Tristan and Isolde have escaped to the forest of Morrios, where, together with Tristan's squire and tutor, Governal, they wait out the wrath of king Mark...
Anyone who would now like to hear a story that shows the benefits of training an animal should listen to me well. You will hear about Tristan's good hunting dog. No king or count ever had one like it. He was fast and alert; he was beautiful and he ran well, and his name was Husdent. He was leashed, and he kept watch from the dungeon. He was unhappy because he missed his master, and he refused all food. he whined and pawed the ground, tears in his eyes. What pity people felt for the dog! They all said: "If he were mine, I would let him go; it would be a shame if he went mad. Oh, Husdent, there never will be another hunting dog who grieves so much for his master. No animal never loved anyone so much. Solomon correctly said that his dog was his best friend. You are proof of that, because you have refused to eat since your master was captured. King, release the dog!" The king, thinking the dog was going mad because he missed his master said to himself: "This dog is most discerning, for in all of Cornwall I do not think that in our time we could find a knight equal of Tristan." The three barons of Cornwall urged the king: "Sir, unleash Husdent. Then we will see whether he is grieving for his master; for if he is mad, he will bite somebody or something as soon as he is free, and his tongue will hang out of his mouth." The king called a squire to have Husdent released. Everyone climbed up on benches and stools for fear of the dog. Everyone said: "Husdent is mad!" But he paid no attention to them. as son as he was released, he ran past them without hesitation; he raced out the door and ran to the house where he used to meet Tristan. The king and the others watched him. the dog barked and whined and appeared to be very sad. Then he picked up his master's trail, and he followed every step that Tristan had taken when he was captured and was to be burned. Everyone urged the dog on. Husdent entered the room where Tristan had been betrayed and arrested; he bounded out of the room, barking, and ran toward the chapel, with the people close behind. Now that he was finally free, he did not stop until he reached the church built on the cliff. the faithful Husdent ran into the chapel without pausing; he jumped onto the alter and, not seeing his master there, jumped out the window. He fell down the cliff and injured his leg. He sniffed the ground and barked. At the edge of the woods where Tristan had taken refuge Husdent paused briefly, then plunged into the forest. Everyone who saw him felt pity for him. The knights said to the king: "Let's stop following the dog. We might not be able to get back easily from where he is leading us." They left the dog and turned back. Husdent found a trail, and the sound of the happy dog barking filled the woods. Tristan was deep in the forest, with the Queen and Governal. They heard the sound; Tristan listened and said: "I am sure that is Husdent I hear." They were frightened. Tristan jumped up and grabbed his bow, and they hid in a thicket. They were afraid of the king and thought he might be with the dog. Husdent, following the trail, wasted no time. When he saw Tristan he recognized him, he raised his head and wagged his tail. Anyone who had seen him weep with joy would have said that no one had ever witnessed such happiness. Husdent ran to the blonde Isolde, and then to Governal. He was happy to see all of them-- even the horse. Tristan felt pity for the dog. "Oh, God," he said, "it is unfortunate that the dog followed us. People in hiding have no need for a dog that will not remain silent in the forest. We have to stay in the woods, hated by the king. Lady, Mark has people searching for us on the plains, in the forest, everywhere! If he found us and captured us, he would have us burned or hanged. We don't need a dog. We can be sure that if Husdent stays with us, he will bring us nothing but trouble. it is better to kill him than to let ourselves be captured because of his barking. I regret that such a noble animal came here only to die; it was his noble nature that made him do it. but what else can I do? It grieves me that I have to kill him. Help me make the decision; we have to protect ourselves!" Isolde told him: "Sir, take pity on him! A dog barks while hunting as much from training as from instinct. After Arthur became king, I heard of a Welsh forester who had trained his hunting dog so that when he wounded a stag with an arrow, the dog would follow the stag anywhere without barking or making a sound. Tristan, it would be wonderful if we could train Husdent not to bark while hunting." Tristan stood and listened to her. He took pity on the animal; he thought a moment and then said: "If I could train Husdent not to bark, he would be of great value to us, and I will try to do it before the week is out. I don't want to kill him; but I am afraid of his barking, because someday when I am with you or Governal, his barking might cause us to be captured. So I will do my best to train him to hunt without barking." Tristan went hunting in the forest. He was a skilled hunter, and he shot a buck. Blood flowed from its wound; the dog barked, and the wounded buck fled. The barking of the excite dog echoed through the forest. Tristan struck him violently. Husdent stopped at his master's side, ceased barking and abandoned the chase. He looked up at Tristan, not knowing what to do. Tristan forced the dog forward, using a stick to clear the path. Husdent wanted to bark again, but Tristan continued to train him. Before the month was up, the dog was so well trained that he followed trails without a sound. Whether on snow, on grass, or on ice, he never abandoned his prey, however fleet or agile it might be. Now the dog was a great help to them, and he served them well. If he caught a deer or buck in the woods, he would hide it carefully, covering it with branches. And if he caught it in the open, as he often did, he would throw grass over it. He would then return to his master and lead him to the place where he had killed the deer. Indeed dogs are very useful animals! . . . . . . . . . . . . . . . . . . . . . . . . . . . Listen now to what happened to one of the three whom God has cursed, and through whom the lovers were discovered. he was a powerful man who was highly respected. He loved to hunt with dogs. The people of Cornwall were so afraid of the forest of Morrois that none of them dared enter it. They had good reason to be afraid, for if Tristan would capture them, he would hang them on trees. They were right to avoid the forest! One day Governal was alone with his horse, beside a stream that flowed out of a little spring, He had unsaddled his horse, and it was grazing on the tender grass. Tristan was lying in his hut, with his arms tightly around the queen, for whom he had suffered such hardship and torment; they were both asleep. Governal was hidden, and by chance he heard dogs that were pursuing a stag at full speed. They were the dogs of one of the three whose advise had incited the king's wrath against the queen. the dogs ran, and the stag fled. Governal followed a path and came to a heath; far behind him he saw the man whom his lord hated more than anything, and he was approaching alone, without a squire. he spurred and whipped his horse sharply, so that it sprang forward. the horse stumbled on a stone. Stopping beside a tree, Governal hid and waited for the baron, who was approaching rapidly, but would be slow to flee! The wheel of fortune cannot be turned backward: he was not on his guard against the anger that he inspired in Tristan. Governal, under the tree, saw him coming and waited resolutely. he told himself he would rather have his ashes scattered in the wind than pass up a chance for revenge, for it was because of this man and his actions that all of them nearly perished. The dogs were following the fleeting stag, and the man came after them. Governal jumped out of hiding, and thinking of all the evil the man had done, he cut him to pieces with his sword. He took the head and rode away. the hunters, who had flushed out the frightened stag, were still pursuing it when they saw the headless body of the lord under the tree. they fled as quickly as they could. they were sure that this had been done by Tristan, the object of the king's proclamation.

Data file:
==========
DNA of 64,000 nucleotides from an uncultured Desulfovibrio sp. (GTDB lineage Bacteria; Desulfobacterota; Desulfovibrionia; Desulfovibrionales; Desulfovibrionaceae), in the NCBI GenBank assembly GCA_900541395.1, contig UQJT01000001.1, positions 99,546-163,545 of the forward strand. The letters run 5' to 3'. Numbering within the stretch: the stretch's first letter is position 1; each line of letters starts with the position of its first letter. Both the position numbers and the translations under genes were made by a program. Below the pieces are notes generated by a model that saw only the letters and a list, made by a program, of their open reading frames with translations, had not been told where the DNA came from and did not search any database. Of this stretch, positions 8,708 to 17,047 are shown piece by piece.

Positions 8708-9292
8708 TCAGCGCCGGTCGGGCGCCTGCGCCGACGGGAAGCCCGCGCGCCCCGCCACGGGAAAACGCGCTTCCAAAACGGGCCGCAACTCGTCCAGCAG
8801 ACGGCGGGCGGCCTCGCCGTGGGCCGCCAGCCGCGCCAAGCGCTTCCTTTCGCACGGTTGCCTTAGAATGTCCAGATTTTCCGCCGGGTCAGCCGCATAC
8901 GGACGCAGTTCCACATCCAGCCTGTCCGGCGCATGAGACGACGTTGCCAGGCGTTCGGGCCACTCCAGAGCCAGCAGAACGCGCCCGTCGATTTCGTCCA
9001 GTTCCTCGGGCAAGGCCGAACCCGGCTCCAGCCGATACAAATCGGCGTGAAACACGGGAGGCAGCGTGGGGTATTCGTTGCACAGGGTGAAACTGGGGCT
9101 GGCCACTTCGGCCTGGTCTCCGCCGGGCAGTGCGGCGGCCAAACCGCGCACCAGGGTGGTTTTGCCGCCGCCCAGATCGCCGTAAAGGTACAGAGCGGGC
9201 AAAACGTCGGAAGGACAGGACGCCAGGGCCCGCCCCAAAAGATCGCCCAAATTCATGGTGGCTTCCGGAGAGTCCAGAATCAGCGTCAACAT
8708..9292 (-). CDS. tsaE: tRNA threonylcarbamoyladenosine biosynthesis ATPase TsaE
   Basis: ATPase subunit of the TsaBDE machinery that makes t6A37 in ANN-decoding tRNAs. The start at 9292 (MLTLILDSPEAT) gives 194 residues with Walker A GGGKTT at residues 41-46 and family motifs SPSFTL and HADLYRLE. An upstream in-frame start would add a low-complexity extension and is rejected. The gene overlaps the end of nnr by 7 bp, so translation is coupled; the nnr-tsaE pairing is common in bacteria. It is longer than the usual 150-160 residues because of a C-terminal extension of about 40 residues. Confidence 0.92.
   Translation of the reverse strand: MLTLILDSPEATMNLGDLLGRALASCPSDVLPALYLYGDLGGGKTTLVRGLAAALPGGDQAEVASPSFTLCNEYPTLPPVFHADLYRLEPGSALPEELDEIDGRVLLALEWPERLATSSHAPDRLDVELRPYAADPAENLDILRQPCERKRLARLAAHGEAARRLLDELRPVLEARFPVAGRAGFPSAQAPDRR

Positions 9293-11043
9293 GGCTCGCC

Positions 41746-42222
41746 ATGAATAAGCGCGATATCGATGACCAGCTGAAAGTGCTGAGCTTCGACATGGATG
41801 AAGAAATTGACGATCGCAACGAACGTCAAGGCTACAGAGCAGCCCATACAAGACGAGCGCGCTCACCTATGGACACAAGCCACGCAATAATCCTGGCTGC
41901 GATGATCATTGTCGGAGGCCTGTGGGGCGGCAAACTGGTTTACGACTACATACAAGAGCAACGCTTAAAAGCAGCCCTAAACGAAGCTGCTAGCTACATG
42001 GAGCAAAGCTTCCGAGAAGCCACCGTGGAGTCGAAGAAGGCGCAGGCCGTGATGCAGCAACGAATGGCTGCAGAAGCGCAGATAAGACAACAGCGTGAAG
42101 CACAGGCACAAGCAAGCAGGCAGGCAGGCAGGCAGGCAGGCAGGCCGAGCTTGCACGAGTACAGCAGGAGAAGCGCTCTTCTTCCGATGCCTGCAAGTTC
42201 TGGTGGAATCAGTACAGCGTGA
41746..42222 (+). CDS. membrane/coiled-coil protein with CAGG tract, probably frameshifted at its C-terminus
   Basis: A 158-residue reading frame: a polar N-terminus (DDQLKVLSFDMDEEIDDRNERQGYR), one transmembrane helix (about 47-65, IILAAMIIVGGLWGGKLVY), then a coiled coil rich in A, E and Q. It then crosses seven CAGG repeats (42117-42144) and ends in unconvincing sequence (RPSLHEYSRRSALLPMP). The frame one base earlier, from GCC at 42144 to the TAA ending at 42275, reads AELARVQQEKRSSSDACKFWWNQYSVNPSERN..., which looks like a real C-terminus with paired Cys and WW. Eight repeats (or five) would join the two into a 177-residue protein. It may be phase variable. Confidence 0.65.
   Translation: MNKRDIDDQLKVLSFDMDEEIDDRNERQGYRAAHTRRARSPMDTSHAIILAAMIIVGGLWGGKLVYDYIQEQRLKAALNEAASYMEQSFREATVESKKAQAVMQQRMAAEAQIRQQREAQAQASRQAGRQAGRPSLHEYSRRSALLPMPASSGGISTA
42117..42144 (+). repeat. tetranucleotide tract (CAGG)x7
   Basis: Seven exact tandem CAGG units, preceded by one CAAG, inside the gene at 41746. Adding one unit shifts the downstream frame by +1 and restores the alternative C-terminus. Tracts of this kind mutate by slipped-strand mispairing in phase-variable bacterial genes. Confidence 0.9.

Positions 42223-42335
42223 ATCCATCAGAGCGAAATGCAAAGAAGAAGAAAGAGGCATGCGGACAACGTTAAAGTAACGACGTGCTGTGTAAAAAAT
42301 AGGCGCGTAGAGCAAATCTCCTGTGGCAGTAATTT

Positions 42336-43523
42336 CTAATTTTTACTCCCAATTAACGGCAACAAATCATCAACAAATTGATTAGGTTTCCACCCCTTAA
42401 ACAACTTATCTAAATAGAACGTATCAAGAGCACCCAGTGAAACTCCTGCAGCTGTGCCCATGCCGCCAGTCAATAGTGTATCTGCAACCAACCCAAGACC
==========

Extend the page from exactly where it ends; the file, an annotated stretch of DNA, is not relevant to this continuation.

-- Beroul (ca.1191) The Romance of Tristan. Quoted in The Romance of Arthur: an Anthology of Medieval Texts in Translation.. Ed. James J. Wilhelm. New, expanded edition. Garland Reference Library of the Humanities; vol. 1267. (New York : Garland Publishing, 1994). pp243-246.